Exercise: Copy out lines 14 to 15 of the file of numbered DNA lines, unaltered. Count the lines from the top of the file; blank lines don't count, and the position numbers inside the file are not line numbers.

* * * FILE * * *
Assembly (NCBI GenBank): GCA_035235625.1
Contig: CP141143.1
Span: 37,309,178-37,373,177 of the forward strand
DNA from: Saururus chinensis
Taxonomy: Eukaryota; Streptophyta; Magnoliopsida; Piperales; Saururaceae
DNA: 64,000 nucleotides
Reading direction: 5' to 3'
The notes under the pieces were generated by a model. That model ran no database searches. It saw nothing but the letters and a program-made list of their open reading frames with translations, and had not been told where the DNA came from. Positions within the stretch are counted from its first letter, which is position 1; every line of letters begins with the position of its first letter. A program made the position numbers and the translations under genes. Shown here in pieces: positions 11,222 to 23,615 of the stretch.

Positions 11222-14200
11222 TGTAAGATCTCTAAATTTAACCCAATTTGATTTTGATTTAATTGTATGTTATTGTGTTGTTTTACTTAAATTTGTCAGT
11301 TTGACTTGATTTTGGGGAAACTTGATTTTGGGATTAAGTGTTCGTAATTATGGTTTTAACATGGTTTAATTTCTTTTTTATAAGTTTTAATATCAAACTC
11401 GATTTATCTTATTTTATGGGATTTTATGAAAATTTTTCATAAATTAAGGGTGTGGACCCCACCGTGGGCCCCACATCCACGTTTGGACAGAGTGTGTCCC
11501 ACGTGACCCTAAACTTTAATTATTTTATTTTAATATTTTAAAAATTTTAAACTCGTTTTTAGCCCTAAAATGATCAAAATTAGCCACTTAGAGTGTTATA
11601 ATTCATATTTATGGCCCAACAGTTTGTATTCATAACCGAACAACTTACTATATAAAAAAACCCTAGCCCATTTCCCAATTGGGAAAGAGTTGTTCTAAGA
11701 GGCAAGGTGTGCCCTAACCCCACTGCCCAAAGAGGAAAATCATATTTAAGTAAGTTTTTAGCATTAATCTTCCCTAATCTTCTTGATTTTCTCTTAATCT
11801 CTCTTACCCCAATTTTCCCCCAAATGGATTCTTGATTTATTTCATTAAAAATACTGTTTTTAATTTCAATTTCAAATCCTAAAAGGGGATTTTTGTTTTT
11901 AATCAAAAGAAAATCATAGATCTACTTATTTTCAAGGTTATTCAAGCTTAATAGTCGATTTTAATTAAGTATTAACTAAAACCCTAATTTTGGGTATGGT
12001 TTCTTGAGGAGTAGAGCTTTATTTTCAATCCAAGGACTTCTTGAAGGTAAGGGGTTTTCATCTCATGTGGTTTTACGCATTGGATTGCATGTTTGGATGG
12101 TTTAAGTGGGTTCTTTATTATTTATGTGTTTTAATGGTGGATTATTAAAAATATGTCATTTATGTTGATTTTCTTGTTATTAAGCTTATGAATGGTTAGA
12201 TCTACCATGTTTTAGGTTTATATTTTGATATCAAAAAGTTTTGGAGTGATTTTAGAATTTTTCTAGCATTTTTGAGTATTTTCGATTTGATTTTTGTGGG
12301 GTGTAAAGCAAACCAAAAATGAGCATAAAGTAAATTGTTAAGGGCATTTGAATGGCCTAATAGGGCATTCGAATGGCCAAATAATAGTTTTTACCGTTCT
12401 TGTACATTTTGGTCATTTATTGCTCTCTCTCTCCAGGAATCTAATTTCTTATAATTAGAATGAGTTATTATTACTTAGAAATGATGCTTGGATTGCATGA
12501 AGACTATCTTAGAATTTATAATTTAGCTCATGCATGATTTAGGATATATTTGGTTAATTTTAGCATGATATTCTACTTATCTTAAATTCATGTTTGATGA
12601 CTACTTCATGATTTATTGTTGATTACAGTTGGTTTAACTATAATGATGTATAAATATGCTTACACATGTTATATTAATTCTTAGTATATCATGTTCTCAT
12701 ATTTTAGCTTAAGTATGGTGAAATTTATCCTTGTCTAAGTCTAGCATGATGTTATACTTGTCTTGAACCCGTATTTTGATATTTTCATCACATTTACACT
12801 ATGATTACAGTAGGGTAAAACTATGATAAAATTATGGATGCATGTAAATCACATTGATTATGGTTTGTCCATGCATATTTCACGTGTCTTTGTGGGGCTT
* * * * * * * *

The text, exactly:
11601 ATTCATATTTATGGCCCAACAGTTTGTATTCATAACCGAACAACTTACTATATAAAAAAACCCTAGCCCATTTCCCAATTGGGAAAGAGTTGTTCTAAGA
11701 GGCAAGGTGTGCCCTAACCCCACTGCCCAAAGAGGAAAATCATATTTAAGTAAGTTTTTAGCATTAATCTTCCCTAATCTTCTTGATTTTCTCTTAATCT